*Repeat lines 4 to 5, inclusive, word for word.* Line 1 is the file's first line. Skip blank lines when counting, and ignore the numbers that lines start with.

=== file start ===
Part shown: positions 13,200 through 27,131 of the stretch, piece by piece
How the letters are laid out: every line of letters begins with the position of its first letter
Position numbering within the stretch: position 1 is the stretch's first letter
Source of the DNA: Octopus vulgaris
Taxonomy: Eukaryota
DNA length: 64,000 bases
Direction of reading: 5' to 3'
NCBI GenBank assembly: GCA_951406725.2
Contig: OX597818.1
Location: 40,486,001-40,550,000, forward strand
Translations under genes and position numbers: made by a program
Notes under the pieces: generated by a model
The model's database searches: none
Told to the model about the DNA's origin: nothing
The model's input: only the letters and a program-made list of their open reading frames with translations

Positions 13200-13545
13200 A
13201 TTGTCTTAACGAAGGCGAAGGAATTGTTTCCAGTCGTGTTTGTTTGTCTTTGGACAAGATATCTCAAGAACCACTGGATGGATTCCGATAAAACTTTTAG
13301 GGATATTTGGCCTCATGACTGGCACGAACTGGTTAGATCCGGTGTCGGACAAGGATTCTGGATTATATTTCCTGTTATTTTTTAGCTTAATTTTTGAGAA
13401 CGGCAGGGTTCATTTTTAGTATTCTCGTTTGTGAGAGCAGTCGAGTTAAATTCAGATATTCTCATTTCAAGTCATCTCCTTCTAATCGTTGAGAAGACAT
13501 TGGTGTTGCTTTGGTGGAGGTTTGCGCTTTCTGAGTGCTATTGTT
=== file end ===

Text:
Source of the DNA: Octopus vulgaris
Taxonomy: Eukaryota